A MAJORITY of widowed and elderly women in Karatu District in Arusha region, risk losing their land to land grabbers, a baseline survey, conducted by 'Daily News' has established.
A number of the women who spoke to this newspaper (names withheld as most of the cases are pending in courts of law) also took issues with some judicial officials at the Karatu District Land and Housing Tribunal whom they accused of receiving bribes to influence judgments.
Former Karatu District Commissioner who was recently transferred to Sumbawanga, Mr Mathew Sedoyeka, admitted that there were many land cases in which widows are complainants against some rich and influential individuals. "In most cases, men lease out their farms to other people to carry out farming activities but when they die, the tenants claim they had bought the respective farms from the deceased," Mr Sedoyeka told the 'Daily News' in his office recently.
Adding; "I have been here for long and such land cases are rampant. The district office has on separate occasions advised that such leasing agreements should involve the family to avoid conflicts when the head of the family passes on." Mr Sedoyeka also advised residents in the district to shun selling land and instead enter into partnerships with investors wishing to buy their land for various development activities.
"The scramble for land is on the rise in the district due to increased tourism and farming activities, we always advise the residents that they would be in a better position if they entered into partnerships with the potential investors rather than selling land," he advised. He expressed concerns that if the rate of selling land among the residents to investors and other developers continue, a number of families risk being left without land.
"However, all those who feel offended and cheated on their land they should report the matter to the district office for resolution," remarked the DC. Some of the cases have been forwarded to the High Court, Land Division in Arusha where most of the women are unable to attend the cases as they lack transport fare and money to pay advocates.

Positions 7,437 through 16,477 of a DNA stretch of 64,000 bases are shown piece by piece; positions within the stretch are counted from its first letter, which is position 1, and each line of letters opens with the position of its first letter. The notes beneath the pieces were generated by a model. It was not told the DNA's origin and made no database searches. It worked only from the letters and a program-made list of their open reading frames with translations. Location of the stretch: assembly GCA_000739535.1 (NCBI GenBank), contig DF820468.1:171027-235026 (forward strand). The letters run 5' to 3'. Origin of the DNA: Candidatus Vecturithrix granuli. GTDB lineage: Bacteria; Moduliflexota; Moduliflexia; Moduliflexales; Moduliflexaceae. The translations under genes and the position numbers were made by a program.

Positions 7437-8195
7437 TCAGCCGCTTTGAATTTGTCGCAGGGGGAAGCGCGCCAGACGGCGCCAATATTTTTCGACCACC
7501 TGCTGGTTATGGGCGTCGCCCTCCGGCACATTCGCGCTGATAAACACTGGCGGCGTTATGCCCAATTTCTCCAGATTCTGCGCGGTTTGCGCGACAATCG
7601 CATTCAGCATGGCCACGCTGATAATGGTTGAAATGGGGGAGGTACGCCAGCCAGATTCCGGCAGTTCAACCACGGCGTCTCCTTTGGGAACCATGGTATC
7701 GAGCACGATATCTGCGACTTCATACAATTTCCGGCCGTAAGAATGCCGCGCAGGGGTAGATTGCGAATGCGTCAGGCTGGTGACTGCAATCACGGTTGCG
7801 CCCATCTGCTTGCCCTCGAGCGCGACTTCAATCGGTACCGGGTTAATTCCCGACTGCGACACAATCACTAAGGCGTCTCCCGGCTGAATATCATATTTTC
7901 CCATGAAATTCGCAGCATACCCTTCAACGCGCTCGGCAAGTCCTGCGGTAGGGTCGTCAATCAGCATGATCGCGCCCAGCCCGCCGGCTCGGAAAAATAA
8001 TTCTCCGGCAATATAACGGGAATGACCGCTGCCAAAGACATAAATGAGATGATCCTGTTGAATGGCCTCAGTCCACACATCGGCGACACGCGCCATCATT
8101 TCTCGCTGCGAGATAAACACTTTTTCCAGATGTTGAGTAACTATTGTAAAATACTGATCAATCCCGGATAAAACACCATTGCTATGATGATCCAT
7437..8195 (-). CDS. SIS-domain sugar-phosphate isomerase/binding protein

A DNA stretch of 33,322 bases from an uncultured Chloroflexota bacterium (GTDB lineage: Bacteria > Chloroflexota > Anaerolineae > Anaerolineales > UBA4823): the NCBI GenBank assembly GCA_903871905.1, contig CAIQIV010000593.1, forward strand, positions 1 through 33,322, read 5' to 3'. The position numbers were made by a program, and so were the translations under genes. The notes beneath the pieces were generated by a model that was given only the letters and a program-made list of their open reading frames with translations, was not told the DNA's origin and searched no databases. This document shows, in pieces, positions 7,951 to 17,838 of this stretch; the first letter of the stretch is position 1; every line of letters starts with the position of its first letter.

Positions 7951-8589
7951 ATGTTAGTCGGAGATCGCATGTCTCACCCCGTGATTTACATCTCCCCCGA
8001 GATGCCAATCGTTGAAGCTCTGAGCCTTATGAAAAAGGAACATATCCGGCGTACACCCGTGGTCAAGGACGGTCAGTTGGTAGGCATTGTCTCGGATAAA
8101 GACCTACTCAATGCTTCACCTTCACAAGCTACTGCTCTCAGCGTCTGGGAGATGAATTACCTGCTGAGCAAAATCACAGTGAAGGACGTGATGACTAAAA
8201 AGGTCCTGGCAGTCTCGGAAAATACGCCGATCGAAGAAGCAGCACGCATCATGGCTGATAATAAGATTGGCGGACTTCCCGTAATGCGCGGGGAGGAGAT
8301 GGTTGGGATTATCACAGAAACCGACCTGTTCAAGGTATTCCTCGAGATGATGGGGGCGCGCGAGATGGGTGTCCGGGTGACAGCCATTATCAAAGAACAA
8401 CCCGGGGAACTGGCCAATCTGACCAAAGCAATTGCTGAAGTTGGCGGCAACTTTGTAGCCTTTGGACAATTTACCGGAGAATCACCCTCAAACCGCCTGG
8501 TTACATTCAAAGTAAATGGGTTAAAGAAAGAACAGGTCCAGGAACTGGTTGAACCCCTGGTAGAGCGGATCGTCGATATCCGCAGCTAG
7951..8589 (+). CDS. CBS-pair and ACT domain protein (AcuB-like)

"Most of these women have their land grabbed due to financial constraints. They can hardly follow proceedings in Arusha and pay advocates," according to Ward Executive Officer (WEO) for Karatu, Mr Paulo Lagwen. Cases of land grabbing are widespread in Rhotia Ward in Karatu District, along the main road to Ngorongoro National Parks where land grabbers target pieces of land to put up tourist hotels, lodges, camping camps among others.
The Rhotia Ward Executive Officer (WEO), Mr Jackson Sulle, admitted of the tendency, noting that his office has always advised that all land dealings should be passed through the ward or village office for approval. "If a transaction passes through the ward of village office it becomes easier for us to make decisions in case something happens," Mr Sulle said. For his part, the Secretary General of Karatu NGO Network (KANGONET), Mr Patrick Best, said his office had been receiving many cases of women whose land has been grabbed.
"My office is held back by financial and human resources to assist the women. I, however, try my best to ensure that their cases are being forwarded to the courts of law," he said during an interview with this paper. Mr Best proposed for a legal aid services in the district to assist the women who can hardly afford services of lawyers.